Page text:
My niece asked for directions, en espanol. Hablo anglais? they asked...two Americans! Great! 

No confusion there! Directions were given and off we went. We were a full 40 minute walk uphill to our destination and suddenly we were late!

We were in Guatemala, Central America, the land of manana and I was stressed about time! Clearly, I had been seriously misled about latin culture somewhere along the way!

coffee plants growing in small groves along the path uphill towards the farm
One tuk tuk ride later over cobblestone, concrete, and what looked most like dry river bed, we were just a short distance away 'up that way' our tuk tuk driver waved. 

Our tuk tuk could go no further :(

At several points, I felt the urge to put my feet out the side of the tuk tuk and push a la Fred Flintstone, in order to help the poor tuk tuk carry its heavy load up the steep hillside and rough terrain.

I was suspicious. 'The Americans said to the RIGHT of the radio tower, and this guy says LEFT?', I asked. Ugghhh. Not again.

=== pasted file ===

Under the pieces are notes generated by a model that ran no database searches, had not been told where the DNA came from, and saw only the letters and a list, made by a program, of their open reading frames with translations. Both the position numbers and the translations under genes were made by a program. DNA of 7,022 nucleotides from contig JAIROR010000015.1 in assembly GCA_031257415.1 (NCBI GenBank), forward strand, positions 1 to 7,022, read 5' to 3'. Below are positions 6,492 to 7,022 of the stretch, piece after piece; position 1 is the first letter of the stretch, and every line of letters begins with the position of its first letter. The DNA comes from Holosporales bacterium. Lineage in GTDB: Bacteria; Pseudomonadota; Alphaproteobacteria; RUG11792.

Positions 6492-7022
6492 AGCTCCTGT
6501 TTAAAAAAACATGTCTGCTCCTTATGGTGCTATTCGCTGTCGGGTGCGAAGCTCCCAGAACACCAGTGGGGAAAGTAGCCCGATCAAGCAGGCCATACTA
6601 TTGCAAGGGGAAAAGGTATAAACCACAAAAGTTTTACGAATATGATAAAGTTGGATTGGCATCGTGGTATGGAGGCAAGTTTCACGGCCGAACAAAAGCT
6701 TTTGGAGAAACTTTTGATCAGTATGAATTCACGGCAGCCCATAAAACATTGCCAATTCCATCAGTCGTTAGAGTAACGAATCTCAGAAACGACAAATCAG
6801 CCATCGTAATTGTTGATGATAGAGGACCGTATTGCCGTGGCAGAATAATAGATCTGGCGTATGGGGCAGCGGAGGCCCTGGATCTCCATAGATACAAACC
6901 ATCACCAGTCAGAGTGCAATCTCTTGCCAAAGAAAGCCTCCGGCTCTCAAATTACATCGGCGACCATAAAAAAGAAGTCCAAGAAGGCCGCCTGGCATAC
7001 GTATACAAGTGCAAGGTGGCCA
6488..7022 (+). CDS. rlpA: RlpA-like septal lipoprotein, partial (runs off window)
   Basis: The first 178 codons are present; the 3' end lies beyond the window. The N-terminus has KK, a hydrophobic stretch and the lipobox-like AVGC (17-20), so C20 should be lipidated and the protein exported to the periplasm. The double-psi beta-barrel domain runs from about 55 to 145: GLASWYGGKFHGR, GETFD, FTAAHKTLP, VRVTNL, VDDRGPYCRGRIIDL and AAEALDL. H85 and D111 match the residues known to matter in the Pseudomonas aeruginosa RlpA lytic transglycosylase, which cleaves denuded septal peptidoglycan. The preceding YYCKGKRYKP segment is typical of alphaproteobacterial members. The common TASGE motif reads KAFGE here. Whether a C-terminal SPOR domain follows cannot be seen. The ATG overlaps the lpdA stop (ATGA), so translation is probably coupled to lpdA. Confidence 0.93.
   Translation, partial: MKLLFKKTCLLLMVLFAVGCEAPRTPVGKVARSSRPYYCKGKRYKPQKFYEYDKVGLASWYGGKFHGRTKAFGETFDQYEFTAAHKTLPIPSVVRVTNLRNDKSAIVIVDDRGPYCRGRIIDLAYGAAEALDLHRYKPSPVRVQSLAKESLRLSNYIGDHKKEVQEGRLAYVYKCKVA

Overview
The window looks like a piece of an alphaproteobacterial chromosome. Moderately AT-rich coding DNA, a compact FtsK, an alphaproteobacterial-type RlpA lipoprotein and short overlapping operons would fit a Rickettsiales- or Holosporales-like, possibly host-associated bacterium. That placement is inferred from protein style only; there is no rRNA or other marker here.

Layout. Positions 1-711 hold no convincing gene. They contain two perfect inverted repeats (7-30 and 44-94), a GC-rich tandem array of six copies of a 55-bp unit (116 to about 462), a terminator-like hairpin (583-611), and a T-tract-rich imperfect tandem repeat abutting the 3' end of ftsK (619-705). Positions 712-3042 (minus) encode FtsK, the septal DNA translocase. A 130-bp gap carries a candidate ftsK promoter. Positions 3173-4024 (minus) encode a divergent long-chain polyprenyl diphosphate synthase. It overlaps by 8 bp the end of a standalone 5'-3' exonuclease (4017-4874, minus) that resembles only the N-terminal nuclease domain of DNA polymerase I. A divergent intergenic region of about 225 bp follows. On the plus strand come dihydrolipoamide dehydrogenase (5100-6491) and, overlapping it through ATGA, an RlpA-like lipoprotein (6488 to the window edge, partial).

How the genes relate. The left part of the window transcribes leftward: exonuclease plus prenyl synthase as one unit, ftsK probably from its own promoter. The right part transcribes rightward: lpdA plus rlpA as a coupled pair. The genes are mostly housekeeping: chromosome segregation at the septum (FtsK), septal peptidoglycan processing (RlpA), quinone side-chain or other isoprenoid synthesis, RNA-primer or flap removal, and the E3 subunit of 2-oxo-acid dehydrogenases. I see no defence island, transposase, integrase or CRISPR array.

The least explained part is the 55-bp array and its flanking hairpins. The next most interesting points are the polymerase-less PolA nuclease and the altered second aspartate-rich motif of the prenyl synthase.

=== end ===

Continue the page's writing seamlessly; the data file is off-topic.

Well surely, our American brothers couldn't be wrong.

One short trip to the RIGHT of the radio tower and back again, we were back on track and heading to the LEFT of the radio tower.
(Sorry to have doubted you Mr. Tuk Tuk driver)

Now, it was actually hot...very hot. I was breathing pretty hard as I hauled my plump, 50 year old body up a 30 degree incline, and that's when the bees arrived.

Not just normal, friendly, Maryland bees, but seriously pissed-off (oh shit this is Guatemala) Africanized bees.

Now we were running uphill, waving our jackets over our heads, being chased by bees. 'I'm going to die here' I thought.
We crossed a stream and thankfully, the bees did not follow. Death would not have me that day.